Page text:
An Experiment in Criticism (Canto)
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An Experiment in Criticism (Canto)

4.12 of 5 stars 4.12  ·  rating details  ·  908 ratings  ·  117 reviews
Why do we read literature and how do we judge it? C.S. Lewis's classic analysis springs from the conviction that literature exists for the joy of the reader and that books should be judged by the kind of reading they invite. Crucial to his notion of judging literature is a commitment to laying aside expectations and values extraneous to the work, in order to approach it wi...more
Paperback, 152 pages
Published January 31st 1992 by Cambridge University Press (first published 1961)
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Samir Rawas Sarayji
This is partially a review and partially a reflection. I expect on my second reading to expand on the review part of it, but for now, it has inspired me to put some personal thoughts together regarding how I read.

In C.S. Lewis’ book An Experiment in Criticism, I found a thread of thought that was both engaging and insightful where he proposed a thought experiment involving literary criticism.

Lewis suggests that books should be judged by how they are read rather than how they are written, and tha...more
Brenden Link
Feb 02, 2012 Brenden Link rated it 5 of 5 stars
Recommends it for: Donna Link
Recommended to Brenden by: T. David Gordon
If you haven't read anything on literary criticism, this little book by C.S. Lewis will open your mind to a whole new world -- the world of the text, and it well-read.

Lewis suggests that rather than judging the quality of books by their mere nature and/or content, one should judge them by the nature in which they are read. For example, some people read books only once to gratify some curiosity or lust, only to abandon the books forever afterwards. Contrarily, those who truly love their books wi...more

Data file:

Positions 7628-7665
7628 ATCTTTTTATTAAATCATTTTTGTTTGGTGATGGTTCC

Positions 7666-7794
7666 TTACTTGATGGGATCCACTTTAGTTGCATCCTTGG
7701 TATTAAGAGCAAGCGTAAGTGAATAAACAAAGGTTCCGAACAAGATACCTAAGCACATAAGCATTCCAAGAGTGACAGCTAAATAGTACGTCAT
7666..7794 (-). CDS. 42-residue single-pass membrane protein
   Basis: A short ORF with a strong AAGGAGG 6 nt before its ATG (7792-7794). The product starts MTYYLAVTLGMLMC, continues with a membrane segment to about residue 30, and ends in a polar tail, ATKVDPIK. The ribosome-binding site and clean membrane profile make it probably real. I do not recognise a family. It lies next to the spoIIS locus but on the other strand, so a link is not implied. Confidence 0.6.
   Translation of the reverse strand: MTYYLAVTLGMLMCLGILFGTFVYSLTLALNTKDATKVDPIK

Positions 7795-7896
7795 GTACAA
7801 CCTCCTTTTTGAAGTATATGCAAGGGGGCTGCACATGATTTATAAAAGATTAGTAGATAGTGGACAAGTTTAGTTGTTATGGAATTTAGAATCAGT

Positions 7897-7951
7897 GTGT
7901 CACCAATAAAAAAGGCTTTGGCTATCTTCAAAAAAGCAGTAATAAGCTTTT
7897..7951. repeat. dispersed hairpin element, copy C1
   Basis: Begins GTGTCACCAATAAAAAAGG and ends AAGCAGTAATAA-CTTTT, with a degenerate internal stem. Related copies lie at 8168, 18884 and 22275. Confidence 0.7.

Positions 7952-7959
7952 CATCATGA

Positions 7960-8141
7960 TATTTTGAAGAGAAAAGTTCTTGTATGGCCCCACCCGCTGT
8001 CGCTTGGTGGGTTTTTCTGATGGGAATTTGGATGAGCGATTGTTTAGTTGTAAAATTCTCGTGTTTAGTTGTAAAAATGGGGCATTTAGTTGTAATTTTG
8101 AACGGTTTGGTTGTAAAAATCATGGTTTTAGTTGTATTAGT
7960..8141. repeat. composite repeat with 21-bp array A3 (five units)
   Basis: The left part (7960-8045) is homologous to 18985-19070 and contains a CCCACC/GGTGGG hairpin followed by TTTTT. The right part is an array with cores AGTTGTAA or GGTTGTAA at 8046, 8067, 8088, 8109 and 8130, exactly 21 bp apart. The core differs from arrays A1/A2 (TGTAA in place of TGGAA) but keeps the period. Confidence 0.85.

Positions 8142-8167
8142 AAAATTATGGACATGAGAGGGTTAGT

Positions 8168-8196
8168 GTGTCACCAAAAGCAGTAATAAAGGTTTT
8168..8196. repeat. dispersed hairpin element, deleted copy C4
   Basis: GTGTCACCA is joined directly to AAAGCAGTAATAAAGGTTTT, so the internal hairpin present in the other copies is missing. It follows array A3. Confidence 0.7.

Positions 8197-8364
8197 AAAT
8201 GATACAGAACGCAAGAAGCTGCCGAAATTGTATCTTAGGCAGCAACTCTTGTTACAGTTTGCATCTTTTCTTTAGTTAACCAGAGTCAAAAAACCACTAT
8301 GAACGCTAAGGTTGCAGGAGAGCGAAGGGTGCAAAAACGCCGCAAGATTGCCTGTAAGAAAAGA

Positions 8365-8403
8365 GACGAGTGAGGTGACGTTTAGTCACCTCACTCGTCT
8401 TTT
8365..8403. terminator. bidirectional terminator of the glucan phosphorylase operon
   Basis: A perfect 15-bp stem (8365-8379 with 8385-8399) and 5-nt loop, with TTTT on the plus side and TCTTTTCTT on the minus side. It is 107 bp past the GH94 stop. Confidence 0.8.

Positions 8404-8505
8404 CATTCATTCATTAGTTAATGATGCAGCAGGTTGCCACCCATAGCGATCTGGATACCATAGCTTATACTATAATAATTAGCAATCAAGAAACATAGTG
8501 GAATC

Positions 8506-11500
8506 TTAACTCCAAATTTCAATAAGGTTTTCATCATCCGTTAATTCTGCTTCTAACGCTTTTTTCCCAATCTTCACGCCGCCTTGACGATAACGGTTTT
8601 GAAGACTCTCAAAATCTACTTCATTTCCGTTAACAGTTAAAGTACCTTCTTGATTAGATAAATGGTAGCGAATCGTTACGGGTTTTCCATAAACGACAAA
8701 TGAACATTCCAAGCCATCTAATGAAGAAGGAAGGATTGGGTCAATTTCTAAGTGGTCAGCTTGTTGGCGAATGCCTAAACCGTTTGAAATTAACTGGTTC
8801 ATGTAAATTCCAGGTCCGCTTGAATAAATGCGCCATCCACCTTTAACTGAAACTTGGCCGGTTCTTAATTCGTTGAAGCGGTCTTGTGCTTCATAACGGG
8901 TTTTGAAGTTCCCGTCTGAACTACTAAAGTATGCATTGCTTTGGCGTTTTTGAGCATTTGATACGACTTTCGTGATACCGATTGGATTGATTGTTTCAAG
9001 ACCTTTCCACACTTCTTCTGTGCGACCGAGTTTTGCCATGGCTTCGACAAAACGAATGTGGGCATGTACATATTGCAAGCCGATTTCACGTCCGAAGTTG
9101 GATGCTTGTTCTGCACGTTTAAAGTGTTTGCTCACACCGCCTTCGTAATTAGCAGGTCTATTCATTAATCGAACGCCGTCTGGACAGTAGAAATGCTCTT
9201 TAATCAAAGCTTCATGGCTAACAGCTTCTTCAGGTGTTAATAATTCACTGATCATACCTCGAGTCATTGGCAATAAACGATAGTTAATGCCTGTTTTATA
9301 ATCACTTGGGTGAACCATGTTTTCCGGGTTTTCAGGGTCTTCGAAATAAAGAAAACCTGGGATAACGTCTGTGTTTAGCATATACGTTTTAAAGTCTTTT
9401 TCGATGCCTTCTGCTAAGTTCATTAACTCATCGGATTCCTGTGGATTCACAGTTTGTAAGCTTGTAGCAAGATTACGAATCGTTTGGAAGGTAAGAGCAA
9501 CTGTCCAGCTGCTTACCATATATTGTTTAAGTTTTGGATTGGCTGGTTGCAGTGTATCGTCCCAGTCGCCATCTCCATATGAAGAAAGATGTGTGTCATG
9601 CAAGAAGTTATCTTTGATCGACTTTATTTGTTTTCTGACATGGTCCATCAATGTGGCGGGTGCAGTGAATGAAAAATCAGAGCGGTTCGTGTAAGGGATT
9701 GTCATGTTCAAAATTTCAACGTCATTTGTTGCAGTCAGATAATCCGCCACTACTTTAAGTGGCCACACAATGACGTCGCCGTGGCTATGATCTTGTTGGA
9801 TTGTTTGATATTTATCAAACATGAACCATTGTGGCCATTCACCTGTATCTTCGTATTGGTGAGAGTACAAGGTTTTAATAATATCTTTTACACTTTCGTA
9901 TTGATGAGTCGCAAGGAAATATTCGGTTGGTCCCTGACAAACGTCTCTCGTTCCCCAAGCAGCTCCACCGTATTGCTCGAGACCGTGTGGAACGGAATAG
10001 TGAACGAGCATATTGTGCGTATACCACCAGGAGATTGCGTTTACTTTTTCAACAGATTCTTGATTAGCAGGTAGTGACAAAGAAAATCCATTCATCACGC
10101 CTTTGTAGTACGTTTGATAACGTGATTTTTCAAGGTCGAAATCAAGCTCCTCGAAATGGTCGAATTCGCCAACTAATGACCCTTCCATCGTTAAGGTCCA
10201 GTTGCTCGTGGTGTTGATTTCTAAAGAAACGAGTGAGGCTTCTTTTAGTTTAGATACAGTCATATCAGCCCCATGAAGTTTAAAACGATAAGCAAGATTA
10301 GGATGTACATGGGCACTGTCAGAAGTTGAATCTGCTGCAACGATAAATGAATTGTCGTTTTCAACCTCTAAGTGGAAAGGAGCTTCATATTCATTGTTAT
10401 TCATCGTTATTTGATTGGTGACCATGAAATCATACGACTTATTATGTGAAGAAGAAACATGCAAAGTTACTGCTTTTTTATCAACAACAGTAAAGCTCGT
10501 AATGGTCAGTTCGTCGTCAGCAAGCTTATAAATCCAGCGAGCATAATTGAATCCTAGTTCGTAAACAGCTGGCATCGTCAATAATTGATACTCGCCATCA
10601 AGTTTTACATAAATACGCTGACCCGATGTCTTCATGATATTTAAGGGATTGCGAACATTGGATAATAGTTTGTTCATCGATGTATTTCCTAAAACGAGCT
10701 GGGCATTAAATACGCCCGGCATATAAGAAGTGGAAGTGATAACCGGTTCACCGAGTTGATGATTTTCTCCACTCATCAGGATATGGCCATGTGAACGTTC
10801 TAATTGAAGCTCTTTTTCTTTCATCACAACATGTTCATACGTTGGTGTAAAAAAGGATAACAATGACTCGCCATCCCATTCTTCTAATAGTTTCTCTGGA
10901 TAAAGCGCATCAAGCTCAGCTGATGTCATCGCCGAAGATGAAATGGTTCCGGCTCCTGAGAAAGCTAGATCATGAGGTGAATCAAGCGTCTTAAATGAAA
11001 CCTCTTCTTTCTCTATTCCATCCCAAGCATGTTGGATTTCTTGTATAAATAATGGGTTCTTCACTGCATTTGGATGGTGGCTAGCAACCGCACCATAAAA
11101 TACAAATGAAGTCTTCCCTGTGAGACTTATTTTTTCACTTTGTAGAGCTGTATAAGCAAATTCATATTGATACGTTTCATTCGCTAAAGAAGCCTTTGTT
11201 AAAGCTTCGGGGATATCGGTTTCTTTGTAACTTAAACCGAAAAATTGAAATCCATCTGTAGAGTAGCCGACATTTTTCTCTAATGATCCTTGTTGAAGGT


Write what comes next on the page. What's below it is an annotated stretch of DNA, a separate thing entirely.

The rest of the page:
Jesse
Another good example as to why it's a shame C.S. Lewis has been largely abandoned to the realm of religious studies--I can't imagine many non-religious literary critics would bother touching this now. In a lot of ways this is a proto-text for Reader Response theory, with Lewis exploring why making a distinction between what is "good" literature and what is "bad" literature is less important than analyzing the person reading it (which he breaks into the "literary" and "unliterary"). Of course the...more
Jennifer
It is a true pity that George Orwell and C.S. Lewis never happened to get drunk at the same bar and enter into a violent, gin-fueled debate over literary criticism, because that might have changed the course of the development of literature in the 20th century. Or perhaps it would only have made the bartender rich selling tickets to the show. Sadly, we'll never know.

Lewis' radical proposition here is that it is as much the reader as the text which determines whether a book is "good" or "bad" lit...more
Bruce
In this book Lewis proposes to critique readers and types of reading, leaving the distinction between books themselves as a corollary to the primary experiment. Here are a couple of quotations that struck me: “The first demand any work of any art makes upon us is surrender. Look. Listen. Receive. Get yourself out of the way….The distinction can hardly be better expressed than by saying that the many use art and the few receive it.” After describing the reading habits of the “unliterary” (primari...more
Amy Edwards
I thoroughly enjoyed reading this book, even though I realize that I probably don't have the categories in my mind (yet) to fully understand Lewis here. This is not exactly a book review, but a book reaction.

Am I a literary reader? I hope so, but I probably have a long way to go. Lewis says, "We love to hear exactly how others enjoy what we enjoy ourselves." This explains why it is so much fun to read what critics or bloggers or other Goodreads reviewers have to say about books. And even though...more